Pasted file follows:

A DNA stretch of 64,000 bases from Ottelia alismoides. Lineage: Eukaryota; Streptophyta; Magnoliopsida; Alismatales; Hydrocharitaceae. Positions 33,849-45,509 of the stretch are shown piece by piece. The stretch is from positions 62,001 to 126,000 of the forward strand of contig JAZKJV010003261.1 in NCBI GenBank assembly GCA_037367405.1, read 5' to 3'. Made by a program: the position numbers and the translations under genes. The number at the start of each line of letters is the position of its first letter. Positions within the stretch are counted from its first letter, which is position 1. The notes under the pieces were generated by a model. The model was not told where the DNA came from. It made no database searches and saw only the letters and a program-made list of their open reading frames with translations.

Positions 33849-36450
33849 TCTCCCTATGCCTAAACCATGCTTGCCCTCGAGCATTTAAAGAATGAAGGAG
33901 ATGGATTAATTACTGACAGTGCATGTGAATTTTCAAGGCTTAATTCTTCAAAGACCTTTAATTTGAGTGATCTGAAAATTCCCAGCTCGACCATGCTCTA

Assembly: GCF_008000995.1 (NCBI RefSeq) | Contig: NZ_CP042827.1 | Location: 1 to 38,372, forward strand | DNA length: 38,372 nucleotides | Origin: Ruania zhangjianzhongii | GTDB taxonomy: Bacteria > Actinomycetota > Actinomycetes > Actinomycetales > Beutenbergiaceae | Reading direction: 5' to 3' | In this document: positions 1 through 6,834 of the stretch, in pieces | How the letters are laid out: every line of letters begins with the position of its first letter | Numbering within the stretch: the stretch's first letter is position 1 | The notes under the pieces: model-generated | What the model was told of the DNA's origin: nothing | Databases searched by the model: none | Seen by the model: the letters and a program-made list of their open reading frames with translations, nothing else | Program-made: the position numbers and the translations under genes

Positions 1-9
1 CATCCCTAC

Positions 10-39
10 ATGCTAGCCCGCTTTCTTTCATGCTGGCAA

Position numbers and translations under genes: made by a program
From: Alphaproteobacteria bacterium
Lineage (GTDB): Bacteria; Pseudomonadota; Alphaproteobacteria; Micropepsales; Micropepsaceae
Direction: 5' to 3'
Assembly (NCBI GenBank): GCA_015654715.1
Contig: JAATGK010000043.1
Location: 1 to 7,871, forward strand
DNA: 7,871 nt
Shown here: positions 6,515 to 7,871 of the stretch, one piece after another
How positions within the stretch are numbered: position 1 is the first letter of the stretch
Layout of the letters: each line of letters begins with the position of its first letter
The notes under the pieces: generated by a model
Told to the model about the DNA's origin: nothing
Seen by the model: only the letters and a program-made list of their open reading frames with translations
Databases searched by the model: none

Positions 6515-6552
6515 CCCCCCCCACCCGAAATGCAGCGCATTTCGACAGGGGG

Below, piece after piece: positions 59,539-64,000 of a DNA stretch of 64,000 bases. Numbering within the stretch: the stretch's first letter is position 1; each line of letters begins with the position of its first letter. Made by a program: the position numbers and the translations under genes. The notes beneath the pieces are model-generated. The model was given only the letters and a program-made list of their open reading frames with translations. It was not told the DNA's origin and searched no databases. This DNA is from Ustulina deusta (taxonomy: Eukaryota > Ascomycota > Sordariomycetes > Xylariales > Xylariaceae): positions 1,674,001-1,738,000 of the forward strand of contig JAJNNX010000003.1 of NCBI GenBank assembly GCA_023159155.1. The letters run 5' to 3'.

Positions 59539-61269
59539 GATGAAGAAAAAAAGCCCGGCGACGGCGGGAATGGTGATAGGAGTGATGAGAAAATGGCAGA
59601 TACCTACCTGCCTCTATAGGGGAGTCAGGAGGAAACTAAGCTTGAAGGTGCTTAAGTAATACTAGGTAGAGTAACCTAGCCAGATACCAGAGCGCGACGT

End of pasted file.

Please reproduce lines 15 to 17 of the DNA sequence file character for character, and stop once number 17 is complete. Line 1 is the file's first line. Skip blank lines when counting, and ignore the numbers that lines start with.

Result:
Contig: JAATGK010000043.1
Location: 1 to 7,871, forward strand
DNA: 7,871 nt